In a Word

You Can’t Agree About Taxes

Jun 12, 2012:

When a Russian company pays abroad to a service company, it acts as a tax agent for the Treasury: it must withhold VAT and pay it on the foreign company’s behalf. If it doesn’t, it will have to do so anyway plus pay penalties and interest - regardless of any agreement on this matter between the parties.

Joint Stock Company "Ulyanovsk Motor Plant" had a contract with a foreign company. The agreement specified that the money for the services had to be paid in full and without any tax deductions. Theoretically speaking, the foreign company was the actual payer of VAT, yet in this case - because it wasn’t registered in the Russian tax office - the Russian company had to pay the tax on top of the services’ fees. This was the decision of the Supreme Commercial Court No 15483/11 of June 3, 2012.

More Transparency

Jun 10, 2012:

Russian President Vladimir Putin has promised to create an open database of all court decisions and to introduce the practice of Internet broadcasting of court proceedings, said the president’s press service. This will increase, he said, the transparency of the system and narrow the space for the subjective approach.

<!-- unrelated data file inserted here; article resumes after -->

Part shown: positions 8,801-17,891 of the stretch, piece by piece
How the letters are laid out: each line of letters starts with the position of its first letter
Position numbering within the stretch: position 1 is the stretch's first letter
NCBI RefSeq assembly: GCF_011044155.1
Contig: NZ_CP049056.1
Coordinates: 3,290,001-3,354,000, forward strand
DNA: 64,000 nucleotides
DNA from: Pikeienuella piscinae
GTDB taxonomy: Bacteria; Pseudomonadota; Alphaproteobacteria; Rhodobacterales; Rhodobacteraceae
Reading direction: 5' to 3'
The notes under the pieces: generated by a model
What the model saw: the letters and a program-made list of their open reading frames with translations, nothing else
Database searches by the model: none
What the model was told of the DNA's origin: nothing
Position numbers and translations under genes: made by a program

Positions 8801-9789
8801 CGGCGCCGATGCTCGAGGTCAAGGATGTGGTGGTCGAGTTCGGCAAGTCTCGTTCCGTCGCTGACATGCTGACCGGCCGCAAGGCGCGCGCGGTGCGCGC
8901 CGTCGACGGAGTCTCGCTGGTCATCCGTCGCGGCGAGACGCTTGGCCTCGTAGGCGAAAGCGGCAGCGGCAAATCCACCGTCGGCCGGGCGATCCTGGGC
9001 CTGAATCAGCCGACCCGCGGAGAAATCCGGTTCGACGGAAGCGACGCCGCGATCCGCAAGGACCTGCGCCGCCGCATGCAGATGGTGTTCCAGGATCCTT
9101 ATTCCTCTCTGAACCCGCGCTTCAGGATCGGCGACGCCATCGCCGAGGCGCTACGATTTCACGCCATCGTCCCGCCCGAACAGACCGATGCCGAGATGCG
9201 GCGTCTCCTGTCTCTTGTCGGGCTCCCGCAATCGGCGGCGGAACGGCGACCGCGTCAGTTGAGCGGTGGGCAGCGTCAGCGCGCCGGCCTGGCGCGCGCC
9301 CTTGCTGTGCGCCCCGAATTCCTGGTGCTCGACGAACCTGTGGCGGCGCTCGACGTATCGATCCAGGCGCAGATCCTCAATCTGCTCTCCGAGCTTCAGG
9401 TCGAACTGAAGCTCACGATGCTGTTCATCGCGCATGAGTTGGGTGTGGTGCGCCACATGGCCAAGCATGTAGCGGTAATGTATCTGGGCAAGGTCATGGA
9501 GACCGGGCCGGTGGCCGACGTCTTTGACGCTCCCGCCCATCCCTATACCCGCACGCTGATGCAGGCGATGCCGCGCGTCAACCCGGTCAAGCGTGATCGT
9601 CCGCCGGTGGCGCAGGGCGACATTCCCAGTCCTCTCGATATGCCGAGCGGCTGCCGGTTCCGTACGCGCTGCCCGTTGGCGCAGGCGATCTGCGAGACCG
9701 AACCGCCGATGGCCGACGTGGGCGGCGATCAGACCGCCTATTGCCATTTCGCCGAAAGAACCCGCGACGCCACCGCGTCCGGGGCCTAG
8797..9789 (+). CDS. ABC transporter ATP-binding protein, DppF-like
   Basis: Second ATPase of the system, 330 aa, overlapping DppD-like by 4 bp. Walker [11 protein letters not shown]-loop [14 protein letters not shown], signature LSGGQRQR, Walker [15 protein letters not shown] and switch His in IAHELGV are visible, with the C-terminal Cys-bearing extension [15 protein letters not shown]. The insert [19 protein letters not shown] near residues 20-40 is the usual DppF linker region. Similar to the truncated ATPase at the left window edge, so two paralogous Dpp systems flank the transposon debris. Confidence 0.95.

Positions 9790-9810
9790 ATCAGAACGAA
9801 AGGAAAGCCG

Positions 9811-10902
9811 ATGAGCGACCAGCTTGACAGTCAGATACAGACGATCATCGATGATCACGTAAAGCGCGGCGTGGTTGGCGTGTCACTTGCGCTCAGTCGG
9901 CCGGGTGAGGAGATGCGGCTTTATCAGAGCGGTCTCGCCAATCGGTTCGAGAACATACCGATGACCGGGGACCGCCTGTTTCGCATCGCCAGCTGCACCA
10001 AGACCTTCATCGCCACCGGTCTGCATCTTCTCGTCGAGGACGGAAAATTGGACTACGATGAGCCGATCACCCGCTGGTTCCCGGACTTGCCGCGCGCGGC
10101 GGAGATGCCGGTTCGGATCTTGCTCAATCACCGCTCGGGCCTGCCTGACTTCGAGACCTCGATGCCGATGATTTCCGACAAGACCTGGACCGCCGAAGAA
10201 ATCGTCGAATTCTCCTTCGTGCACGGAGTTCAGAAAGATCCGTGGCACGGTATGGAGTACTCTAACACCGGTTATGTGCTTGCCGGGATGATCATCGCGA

Is St. Petersburg a Homophobic City?

May 4, 2012:

A first man has been fined for the violation of new St. Petersburg law banning ‘promotion of homosexuality and pedophilia among minors’. The Justice of the Peace has found activist Nikolai Alekseyev guilty of violating the law and imposed on him a $150 penalty.

On April 12, Mr Alekseyev was arrested during a single rally. How a one-man stand in front of mayor’s office with a placard stating 'homosexuality is not a perversion - perversions are hockey on grass and ballet on ice' can constitute brainwashing our children into becoming gays is beyond reason.

What has become clear, however, is that the law, despite of what its proponents say, is not about children but about gays. It is also clear now is that a long and rambunctious brawl, both in and out of the court room, has begun. The only significant outcome of this battle will be the label of a homophobic city sticking to St. Petersburg for a long time.

Bigger Tax on Expensive Cars

May 4, 2012:

Russia will not introduce a luxury tax, at least in a traditional way. Instead, those running expensive cars will have to pay more.